Saffron Walden County High teacher has second crime thriller published
10:22 07 August 2014
By day he is a biology teacher at Saffron Walden County High. But Paul Gitsham has an alter ego – a crime fighting detective brought to life in a series of books.
The 37-year-old has just published his latest novel, No Smoke Without Fire, which is the second instalment in a three-part book deal.
His first book, The Last Straw, began the story of Detective Chief Inspector Warren Jones, who works to solve intricate cases in the fictional town of Middlesbury.
Based on Royston, where Paul lives, the County High teacher also said he took inspiration for the lead character from traits similar to his own.
“In the crime genre there are so many great detectives that I didn’t want to try and go toe-to-toe with them,” said Paul, who was influenced by the works of Peter Robinson, Peter James and sci-fi novels growing up.
“I could have made DCI Jones a super detective, someone who had risen quickly through the ranks, but I wanted him to feel more human.
“He’s broadly similar to me in that he’s a couple of years older, his wife is a biology teacher and he is from the countryside, like me. People like him because he is quite normal – I wanted him to be a bit middle-of-the-road, so gave him the promotion to DCI at the beginning of the first book shortly after he turned 38.”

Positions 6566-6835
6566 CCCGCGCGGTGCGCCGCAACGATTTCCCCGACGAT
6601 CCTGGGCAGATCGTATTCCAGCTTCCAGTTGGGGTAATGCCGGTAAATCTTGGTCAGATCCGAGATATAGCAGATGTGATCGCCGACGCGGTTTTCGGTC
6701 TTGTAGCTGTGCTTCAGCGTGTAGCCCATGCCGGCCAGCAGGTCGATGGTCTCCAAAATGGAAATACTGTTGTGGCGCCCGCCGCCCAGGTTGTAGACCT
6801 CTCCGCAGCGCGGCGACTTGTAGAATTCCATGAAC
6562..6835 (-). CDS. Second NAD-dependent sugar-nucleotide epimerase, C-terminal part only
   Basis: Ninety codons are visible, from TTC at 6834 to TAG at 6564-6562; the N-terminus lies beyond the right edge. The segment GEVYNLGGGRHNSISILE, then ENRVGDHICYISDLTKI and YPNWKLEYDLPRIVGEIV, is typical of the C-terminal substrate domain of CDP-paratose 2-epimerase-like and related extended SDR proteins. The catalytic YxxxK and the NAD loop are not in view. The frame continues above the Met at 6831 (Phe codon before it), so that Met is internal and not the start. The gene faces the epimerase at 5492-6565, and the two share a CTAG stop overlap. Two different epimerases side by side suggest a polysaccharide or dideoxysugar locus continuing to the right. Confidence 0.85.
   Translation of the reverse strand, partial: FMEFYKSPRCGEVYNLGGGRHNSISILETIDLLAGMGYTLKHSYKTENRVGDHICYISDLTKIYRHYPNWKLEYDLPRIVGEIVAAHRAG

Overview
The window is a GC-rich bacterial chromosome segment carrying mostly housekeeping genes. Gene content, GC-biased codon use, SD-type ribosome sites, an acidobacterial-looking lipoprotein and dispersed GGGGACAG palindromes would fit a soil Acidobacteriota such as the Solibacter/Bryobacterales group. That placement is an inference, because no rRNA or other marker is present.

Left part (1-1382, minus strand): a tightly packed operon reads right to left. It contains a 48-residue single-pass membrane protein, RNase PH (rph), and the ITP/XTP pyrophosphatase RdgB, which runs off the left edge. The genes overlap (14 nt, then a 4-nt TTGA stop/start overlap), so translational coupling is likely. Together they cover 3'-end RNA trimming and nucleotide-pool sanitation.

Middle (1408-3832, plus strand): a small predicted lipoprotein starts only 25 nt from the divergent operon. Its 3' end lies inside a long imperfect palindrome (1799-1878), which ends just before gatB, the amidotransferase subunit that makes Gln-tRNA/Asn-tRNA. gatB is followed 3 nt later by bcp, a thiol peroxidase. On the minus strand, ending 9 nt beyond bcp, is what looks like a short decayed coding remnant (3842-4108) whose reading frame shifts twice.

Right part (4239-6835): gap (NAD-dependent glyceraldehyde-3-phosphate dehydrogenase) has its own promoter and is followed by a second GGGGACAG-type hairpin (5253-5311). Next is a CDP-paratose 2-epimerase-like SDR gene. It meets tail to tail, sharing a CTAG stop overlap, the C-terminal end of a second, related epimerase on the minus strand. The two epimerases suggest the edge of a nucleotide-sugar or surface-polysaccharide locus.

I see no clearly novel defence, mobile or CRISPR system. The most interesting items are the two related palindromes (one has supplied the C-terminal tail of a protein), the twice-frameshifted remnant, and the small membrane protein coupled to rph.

Speaking about writing the books, and watching DCI Jones’ character develop throughout them, Paul said: “You find yourself thinking ‘What would Warren do in this situation?’ It is almost like he’s sitting beside me when I’m writing.
“Writing is my main hobby. I’ll often go down to Saffron Walden library, stick my earphones in and just write. Approaching the first book was very daunting, but the way I look at it now is if I write 1,000 words a day, at the end of the week I’ll have 7,000. At the end of the month it’s 30,000 and after three months it’s up to 90,000 words.”
Paul, who has been at the County High for six years, said some of his students are aware of his passion for writing.
“Last year I did some creative writing courses for sixth formers, while occasionally I’ll write short stories to help with my teaching. One I wrote was based on an alien planet and it’s aim was to encourage Year 7 pupils to become more engrossed in learning about adaptation,” he said.
Paul’s books are available to download electronically from Amazon, iTunes and the Google Play app.
For more, visit paulgitsham.com